Free
Research Article  |   January 2004
Impact of Pediatric Rehabilitation Services on Children’s Functional Outcomes
Author Affiliations & Notes
  • Christine C. Chen, MA, MS, ScD, OT, is Assistant Professor, Department of Occupational Therapy, The Steinhardt School of Education, New York University, 35 West Four Street, 11th Floor, New York, New York 10012; christine.chen@nyu.edu. Dr. Chen was Assistant Professor, Department of Occupational Therapy, State University of New York at Buffalo when the study was conducted. She was Clinical Research Scientist at Center for Rehabilitation Outcomes Research, Rehabilitation Institute of Chicago, Chicago, Illinois, when this paper was written
  • Allen W. Heinemann, PhD, ABPP, is Director, Center for Rehabilitation Outcomes Research, Rehabilitation Institute of Chicago, Chicago, Illinois
  • Rita K. Bode, PhD, is Associate Director, Center for Rehabilitation Outcomes Research, Rehabilitation Institute of Chicago, Chicago, Illinois
  • Carl V. Granger, MD, is Professor and Chair Emeritus, Department of Rehabilitation Medicine, SUNY-Buffalo; Director Emeritus, Uniform Data System for Medical Rehabilitation (UDSMR®), Amherst, New York; and Director of Center for Functional Assessment Research, Amherst, New York
  • Trudy Mallinson, PhD, OTR/L, NZROT, is Clinical Research Scientist, Center for Rehabilitation Outcomes Research, Rehabilitation Institute of Chicago, Chicago, Illinois
  • UDSMR® is a registered trademark of the United Data System for Medical Rehabilitation, a division of UB Foundation Activities, Inc.
    UDSMR® is a registered trademark of the United Data System for Medical Rehabilitation, a division of UB Foundation Activities, Inc.×
Article Information
Neurologic Conditions / Pediatric Evaluation and Intervention / Rehabilitation, Participation, and Disability / Center for Outcomes Research and Education
Research Article   |   January 2004
Impact of Pediatric Rehabilitation Services on Children’s Functional Outcomes
American Journal of Occupational Therapy, January/February 2004, Vol. 58, 44-53. doi:10.5014/ajot.58.1.44
American Journal of Occupational Therapy, January/February 2004, Vol. 58, 44-53. doi:10.5014/ajot.58.1.44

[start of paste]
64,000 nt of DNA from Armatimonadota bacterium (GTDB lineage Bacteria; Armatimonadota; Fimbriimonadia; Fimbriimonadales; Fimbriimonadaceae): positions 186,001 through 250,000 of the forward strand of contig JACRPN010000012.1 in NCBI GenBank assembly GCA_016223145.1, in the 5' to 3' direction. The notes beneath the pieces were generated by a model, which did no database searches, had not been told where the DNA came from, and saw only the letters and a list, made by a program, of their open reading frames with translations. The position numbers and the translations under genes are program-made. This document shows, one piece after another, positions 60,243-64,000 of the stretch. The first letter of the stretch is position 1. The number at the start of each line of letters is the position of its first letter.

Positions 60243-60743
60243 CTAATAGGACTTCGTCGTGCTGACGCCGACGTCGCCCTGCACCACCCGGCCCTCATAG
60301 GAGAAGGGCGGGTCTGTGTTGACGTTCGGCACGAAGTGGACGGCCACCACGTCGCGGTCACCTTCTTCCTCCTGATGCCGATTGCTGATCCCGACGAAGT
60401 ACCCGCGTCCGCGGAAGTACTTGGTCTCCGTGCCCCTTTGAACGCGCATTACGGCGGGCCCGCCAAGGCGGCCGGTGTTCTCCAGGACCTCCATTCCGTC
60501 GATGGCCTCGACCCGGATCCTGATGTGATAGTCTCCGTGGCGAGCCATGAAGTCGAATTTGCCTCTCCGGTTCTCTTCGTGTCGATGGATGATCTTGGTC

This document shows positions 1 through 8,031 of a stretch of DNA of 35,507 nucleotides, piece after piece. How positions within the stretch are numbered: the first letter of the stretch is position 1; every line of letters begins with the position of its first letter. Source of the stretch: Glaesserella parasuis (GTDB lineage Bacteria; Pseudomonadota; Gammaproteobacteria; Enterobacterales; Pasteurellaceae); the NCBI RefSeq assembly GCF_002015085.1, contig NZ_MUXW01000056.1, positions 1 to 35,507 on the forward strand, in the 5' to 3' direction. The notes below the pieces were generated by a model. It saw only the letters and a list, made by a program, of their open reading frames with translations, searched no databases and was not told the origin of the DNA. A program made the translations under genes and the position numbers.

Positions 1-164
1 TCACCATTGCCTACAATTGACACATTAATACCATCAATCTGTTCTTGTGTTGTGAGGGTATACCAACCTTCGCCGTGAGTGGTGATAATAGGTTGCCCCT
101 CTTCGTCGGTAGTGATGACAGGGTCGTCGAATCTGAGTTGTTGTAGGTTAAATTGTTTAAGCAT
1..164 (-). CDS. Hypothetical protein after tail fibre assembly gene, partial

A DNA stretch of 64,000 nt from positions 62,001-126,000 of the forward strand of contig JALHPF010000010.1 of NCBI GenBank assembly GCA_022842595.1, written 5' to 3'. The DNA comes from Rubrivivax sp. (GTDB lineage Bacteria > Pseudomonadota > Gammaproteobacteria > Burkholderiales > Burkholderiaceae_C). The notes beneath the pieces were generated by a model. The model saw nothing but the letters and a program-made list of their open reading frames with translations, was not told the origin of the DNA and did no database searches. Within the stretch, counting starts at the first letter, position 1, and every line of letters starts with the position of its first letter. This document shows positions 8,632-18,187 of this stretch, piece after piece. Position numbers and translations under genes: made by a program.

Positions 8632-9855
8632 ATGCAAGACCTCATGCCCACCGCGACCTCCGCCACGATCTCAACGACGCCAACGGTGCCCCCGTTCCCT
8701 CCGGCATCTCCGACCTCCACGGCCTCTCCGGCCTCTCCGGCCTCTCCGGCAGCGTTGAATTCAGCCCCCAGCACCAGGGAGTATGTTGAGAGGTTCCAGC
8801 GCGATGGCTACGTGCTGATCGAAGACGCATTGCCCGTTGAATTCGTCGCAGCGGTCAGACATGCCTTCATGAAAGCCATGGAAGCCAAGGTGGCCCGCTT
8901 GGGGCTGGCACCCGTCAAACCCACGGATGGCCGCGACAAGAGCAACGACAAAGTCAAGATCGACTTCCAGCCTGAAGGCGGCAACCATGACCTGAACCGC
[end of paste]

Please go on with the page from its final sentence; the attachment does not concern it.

Abstract

OBJECTIVES. Relatively little is known about the treatment effectiveness and functional outcomes of pediatric rehabilitation therapies. This study was conducted to gain knowledge of the type and quantity of inpatient rehabilitation services provided to children who received acute inpatient rehabilitation and compare functional gains by age and diagnosis.

METHOD. A retrospective cohort design was used. Records of rehabilitation therapies and functional assessments of 814 pediatric patients who received inpatient rehabilitation during 1996, 1997, and 1998 were collected. The admission and discharge item ratings of the WeeFIM® instrument were first transformed into inter-val-level measures of self-care, mobility, and cognition. Parametric analyses were used to compare functional gains across impairment groups and to examine the relationship between amount of treatment and functional gains.

RESULTS. Occupational therapy and physical therapy were the primary rehabilitation services received by patients across impairment groups (98% and 99%, respectively). A large proportion of children with traumatic brain injuries also received speech therapy (97%) and psychology services (60%). Across domains (selfcare, mobility, cognition), the largest gains were made by children who were older than 7 years and had traumatic injuries. Functional gains were significantly related to the amount of discipline-specific treatment received, after controlling for age, impairment, and functional status at admission.

CONCLUSION. Rehabilitation therapy provision in pediatric inpatient rehabilitation varies greatly depending on children’s age and the nature of the impairment. Systematic reporting of type and quantity of rehabilitation therapies along with functional assessments before and after hospitalization would allow researchers to track functional changes and study the determinants of functional improvement.